Philip Glass Is Too Busy to Care About Legacy – The New York Times

If that’s true, it won’t be until nearly 2100 when a full measure of Mr. Glass’s footprint be possible. But some weighing can start . The most instantly recognizable voice in contemporary , he opened a chapter in operatic , pushing the bounds of duration and abstraction. At a when the most lauded composers disdained overproduction, Mr. Glass wrote unashamedly for everyone and everything — and stubbornly in the distinctive he created, establishing a for from the to the concert hall to the studio, garnering both Met commissions and Academy Award nominations.

MR. GLASS WAS BORN, almost literally, into music: His father owned a record store in , where the -to-be absorbed Beethoven, Schubert, Bartok, Shostakovich and Stravinsky — and, perhaps, an intrinsic connection between and commerce. Over a few years in , Nadia Boulanger was his as he was exposed to the jittery-fly modernism of Boulez and Stockhausen. He didn’t them, but he didn’t want to compose like them, either.

Those pieces culminated in “Einstein on the Beach,” a dreamlike on scientific , relations and apocalypse that progressed in enigmatic , austerely designed and directed by Robert Wilson and with swirling choreography by Lucinda Childs, the dancers representing atomic particles in ceaseless motion.

“When ‘Einstein’ opened,” Mr. Glass said, “we had never performed it straight through without stopping. We didn’t know how it was. It turned out to be five and a half hours.”

Mr. Glass became a maestro of excruciatingly delayed gratification. “I have no idea what Philip was when he wrote ‘Satyagraha,’” Mr. Guérin said of that 1980 opera, a highly stylized but (compared with “Einstein”) more traditionally plotted about Gandhi’s ventures into nonviolent in South . “The third is 45 minutes long, and has just two harmonies. But when it explodes into pure Phrygian scale in the final aria, it’s, like, oh, this totally makes sense.”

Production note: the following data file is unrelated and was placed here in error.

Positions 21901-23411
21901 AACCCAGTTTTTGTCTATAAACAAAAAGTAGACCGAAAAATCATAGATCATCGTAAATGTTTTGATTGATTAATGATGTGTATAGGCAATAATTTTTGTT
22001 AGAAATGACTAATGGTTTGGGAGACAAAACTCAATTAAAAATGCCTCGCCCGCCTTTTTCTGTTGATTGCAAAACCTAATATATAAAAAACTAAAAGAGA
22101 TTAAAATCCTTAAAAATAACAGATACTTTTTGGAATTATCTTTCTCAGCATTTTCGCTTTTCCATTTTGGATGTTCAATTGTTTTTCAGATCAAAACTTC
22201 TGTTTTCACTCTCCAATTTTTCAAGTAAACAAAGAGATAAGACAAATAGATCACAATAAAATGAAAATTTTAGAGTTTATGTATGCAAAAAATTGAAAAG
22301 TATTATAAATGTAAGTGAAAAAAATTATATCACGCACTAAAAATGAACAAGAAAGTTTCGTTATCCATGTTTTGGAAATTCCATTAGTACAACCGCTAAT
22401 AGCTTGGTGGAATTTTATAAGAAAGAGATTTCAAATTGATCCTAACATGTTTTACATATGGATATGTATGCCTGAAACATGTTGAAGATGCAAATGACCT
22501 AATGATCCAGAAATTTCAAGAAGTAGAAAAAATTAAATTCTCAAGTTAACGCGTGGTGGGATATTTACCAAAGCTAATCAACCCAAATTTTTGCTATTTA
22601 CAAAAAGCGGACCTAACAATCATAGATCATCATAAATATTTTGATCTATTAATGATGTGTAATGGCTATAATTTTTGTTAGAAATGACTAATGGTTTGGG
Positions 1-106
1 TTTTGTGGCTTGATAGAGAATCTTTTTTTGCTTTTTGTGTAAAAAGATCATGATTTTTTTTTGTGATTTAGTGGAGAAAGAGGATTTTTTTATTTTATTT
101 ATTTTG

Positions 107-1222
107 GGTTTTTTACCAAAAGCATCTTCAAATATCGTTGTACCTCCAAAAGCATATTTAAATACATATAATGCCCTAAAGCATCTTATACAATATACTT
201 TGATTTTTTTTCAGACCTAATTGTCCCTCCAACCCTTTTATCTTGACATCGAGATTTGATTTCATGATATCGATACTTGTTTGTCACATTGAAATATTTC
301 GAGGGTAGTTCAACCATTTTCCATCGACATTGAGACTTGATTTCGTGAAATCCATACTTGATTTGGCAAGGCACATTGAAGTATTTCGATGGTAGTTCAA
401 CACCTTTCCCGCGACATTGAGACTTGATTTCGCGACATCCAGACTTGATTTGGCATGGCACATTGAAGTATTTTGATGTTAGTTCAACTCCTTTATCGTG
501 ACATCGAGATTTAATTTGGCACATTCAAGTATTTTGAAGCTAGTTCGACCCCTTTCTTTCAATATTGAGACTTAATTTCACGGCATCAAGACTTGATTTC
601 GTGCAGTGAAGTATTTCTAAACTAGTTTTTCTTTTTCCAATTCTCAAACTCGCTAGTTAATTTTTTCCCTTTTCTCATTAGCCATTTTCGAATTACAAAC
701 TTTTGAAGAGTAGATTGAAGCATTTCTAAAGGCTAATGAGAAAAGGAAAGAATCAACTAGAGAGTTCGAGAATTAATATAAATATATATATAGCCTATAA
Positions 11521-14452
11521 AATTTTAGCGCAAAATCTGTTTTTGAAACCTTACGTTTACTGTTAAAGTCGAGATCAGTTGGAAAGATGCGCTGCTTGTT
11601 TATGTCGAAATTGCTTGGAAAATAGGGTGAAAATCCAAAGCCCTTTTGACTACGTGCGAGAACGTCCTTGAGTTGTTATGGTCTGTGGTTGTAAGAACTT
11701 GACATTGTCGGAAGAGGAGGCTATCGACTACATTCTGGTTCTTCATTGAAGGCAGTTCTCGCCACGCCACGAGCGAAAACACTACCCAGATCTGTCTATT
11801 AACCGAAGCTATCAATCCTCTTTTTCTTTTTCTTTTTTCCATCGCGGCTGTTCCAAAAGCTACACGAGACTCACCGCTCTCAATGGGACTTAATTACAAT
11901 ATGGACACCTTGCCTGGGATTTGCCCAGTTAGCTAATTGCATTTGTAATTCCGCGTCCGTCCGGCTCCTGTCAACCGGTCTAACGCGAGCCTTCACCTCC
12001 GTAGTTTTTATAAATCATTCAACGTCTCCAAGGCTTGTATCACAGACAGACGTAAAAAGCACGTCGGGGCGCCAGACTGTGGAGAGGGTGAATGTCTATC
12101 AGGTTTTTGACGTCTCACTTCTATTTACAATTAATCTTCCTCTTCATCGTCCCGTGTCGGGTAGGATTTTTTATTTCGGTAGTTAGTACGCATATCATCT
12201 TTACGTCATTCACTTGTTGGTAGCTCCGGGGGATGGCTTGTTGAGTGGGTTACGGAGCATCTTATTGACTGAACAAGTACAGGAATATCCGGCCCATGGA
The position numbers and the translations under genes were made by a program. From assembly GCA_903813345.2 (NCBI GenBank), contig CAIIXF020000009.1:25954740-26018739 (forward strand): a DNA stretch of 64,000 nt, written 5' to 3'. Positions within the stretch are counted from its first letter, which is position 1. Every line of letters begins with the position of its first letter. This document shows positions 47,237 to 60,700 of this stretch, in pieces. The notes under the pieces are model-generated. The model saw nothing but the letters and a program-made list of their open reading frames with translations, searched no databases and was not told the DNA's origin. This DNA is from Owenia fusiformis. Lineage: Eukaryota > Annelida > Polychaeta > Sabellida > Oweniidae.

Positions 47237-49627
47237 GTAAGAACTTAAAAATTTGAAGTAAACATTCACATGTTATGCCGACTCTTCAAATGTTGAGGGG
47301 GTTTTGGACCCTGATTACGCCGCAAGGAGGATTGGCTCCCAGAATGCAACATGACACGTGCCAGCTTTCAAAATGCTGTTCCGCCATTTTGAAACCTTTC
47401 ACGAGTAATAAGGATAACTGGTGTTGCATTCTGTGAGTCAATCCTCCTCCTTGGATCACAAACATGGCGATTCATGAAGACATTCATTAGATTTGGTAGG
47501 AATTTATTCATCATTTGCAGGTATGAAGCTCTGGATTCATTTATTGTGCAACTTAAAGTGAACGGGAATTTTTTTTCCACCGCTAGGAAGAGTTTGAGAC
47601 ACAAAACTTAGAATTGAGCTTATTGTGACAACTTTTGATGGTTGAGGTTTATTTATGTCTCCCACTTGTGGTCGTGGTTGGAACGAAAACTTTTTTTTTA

When it came to “Satyagraha” and “Akhnaten” (1983), Mr. Glass said, “many were waiting for the son of ‘Einstein.’ They liked that experience of that throbbing, relentless ensemble playing that we did. Of course I wasn’t going to do that. Why would I do that? I had just done it. So I did something completely different, and it was much too lyrical for some .”

The bronzed character of the “Akhnaten” score emerged through necessity. The in Stuttgart, , that commissioned the was renovating its theater, so the performances took place in a with a much smaller pit.

With the violas now taking the place of the violins, the shifted down an octave, its burnished sheen given body with brasses and punctuated by sometimes raucous percussion. As for the title character, the Egyptian who is said to have pioneered monotheism — and to have had all traces of him erased for that blasphemy — Mr. Glass put him onstage from almost the beginning, but tantalizingly delayed his entrance.

“How do I introduce him to the audience so that the first time they hear him, they understand he is a completely radical, unforgivable event in the Egyptians’ history, and they have to destroy him?” Mr. Glass recalled asking himself. “I’ll make him a countertenor, to sound not unnatural, but radical. Radical can be natural. He just was who he was.”

“The had up with his music,” Mr. Guérin said. “The Philip Glass sound became digestible to audiences. If had told the people in that the composer of ‘Music in Twelve Parts’ would be able to maintain his musical and score pictures, they wouldn’t have believed you. But he got to be himself.”



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